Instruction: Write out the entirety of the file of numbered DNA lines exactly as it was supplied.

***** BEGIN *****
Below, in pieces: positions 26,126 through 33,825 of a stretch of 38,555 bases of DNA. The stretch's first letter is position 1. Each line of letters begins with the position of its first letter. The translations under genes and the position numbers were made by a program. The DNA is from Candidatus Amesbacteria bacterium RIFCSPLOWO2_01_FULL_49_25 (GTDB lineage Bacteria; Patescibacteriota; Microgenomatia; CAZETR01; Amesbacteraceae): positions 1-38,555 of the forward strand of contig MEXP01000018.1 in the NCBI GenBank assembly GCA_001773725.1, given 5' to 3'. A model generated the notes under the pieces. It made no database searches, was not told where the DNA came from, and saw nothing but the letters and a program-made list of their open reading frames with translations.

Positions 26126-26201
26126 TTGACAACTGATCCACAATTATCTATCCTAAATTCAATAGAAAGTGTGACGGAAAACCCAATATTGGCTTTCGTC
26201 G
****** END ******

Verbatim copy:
Below, in pieces: positions 26,126 through 33,825 of a stretch of 38,555 bases of DNA. The stretch's first letter is position 1. Each line of letters begins with the position of its first letter. The translations under genes and the position numbers were made by a program. The DNA is from Candidatus Amesbacteria bacterium RIFCSPLOWO2_01_FULL_49_25 (GTDB lineage Bacteria; Patescibacteriota; Microgenomatia; CAZETR01; Amesbacteraceae): positions 1-38,555 of the forward strand of contig MEXP01000018.1 in the NCBI GenBank assembly GCA_001773725.1, given 5' to 3'. A model generated the notes under the pieces. It made no database searches, was not told where the DNA came from, and saw nothing but the letters and a program-made list of their open reading frames with translations.

Positions 26126-26201
26126 TTGACAACTGATCCACAATTATCTATCCTAAATTCAATAGAAAGTGTGACGGAAAACCCAATATTGGCTTTCGTC
26201 G